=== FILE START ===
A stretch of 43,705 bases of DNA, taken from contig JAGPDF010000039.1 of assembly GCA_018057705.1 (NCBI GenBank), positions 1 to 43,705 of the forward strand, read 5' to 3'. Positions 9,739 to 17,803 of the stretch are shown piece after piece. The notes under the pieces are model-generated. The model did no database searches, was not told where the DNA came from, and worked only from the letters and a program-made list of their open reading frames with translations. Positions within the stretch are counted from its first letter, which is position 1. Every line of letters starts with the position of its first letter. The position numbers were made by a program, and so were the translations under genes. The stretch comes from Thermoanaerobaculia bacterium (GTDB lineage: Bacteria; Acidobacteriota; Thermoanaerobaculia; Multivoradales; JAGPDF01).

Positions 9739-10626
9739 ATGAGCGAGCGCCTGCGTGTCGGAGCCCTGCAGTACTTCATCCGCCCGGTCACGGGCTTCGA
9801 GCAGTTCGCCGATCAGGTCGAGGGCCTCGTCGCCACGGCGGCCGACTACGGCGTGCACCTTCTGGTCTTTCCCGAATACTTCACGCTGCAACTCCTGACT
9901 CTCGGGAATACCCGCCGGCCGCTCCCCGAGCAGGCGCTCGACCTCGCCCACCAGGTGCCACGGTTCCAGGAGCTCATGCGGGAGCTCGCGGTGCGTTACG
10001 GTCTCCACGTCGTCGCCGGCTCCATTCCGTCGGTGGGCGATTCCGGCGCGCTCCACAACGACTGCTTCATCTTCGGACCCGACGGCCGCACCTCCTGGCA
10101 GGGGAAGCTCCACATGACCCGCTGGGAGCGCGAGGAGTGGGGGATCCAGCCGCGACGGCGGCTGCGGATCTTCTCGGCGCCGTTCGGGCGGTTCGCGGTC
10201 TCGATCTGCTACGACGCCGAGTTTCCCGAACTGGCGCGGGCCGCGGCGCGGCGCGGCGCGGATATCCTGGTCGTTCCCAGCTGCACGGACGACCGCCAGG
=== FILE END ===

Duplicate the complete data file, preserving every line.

A stretch of 43,705 bases of DNA, taken from contig JAGPDF010000039.1 of assembly GCA_018057705.1 (NCBI GenBank), positions 1 to 43,705 of the forward strand, read 5' to 3'. Positions 9,739 to 17,803 of the stretch are shown piece after piece. The notes under the pieces are model-generated. The model did no database searches, was not told where the DNA came from, and worked only from the letters and a program-made list of their open reading frames with translations. Positions within the stretch are counted from its first letter, which is position 1. Every line of letters starts with the position of its first letter. The position numbers were made by a program, and so were the translations under genes. The stretch comes from Thermoanaerobaculia bacterium (GTDB lineage: Bacteria; Acidobacteriota; Thermoanaerobaculia; Multivoradales; JAGPDF01).

Positions 9739-10626
9739 ATGAGCGAGCGCCTGCGTGTCGGAGCCCTGCAGTACTTCATCCGCCCGGTCACGGGCTTCGA
9801 GCAGTTCGCCGATCAGGTCGAGGGCCTCGTCGCCACGGCGGCCGACTACGGCGTGCACCTTCTGGTCTTTCCCGAATACTTCACGCTGCAACTCCTGACT
9901 CTCGGGAATACCCGCCGGCCGCTCCCCGAGCAGGCGCTCGACCTCGCCCACCAGGTGCCACGGTTCCAGGAGCTCATGCGGGAGCTCGCGGTGCGTTACG
10001 GTCTCCACGTCGTCGCCGGCTCCATTCCGTCGGTGGGCGATTCCGGCGCGCTCCACAACGACTGCTTCATCTTCGGACCCGACGGCCGCACCTCCTGGCA
10101 GGGGAAGCTCCACATGACCCGCTGGGAGCGCGAGGAGTGGGGGATCCAGCCGCGACGGCGGCTGCGGATCTTCTCGGCGCCGTTCGGGCGGTTCGCGGTC
10201 TCGATCTGCTACGACGCCGAGTTTCCCGAACTGGCGCGGGCCGCGGCGCGGCGCGGCGCGGATATCCTGGTCGTTCCCAGCTGCACGGACGACCGCCAGG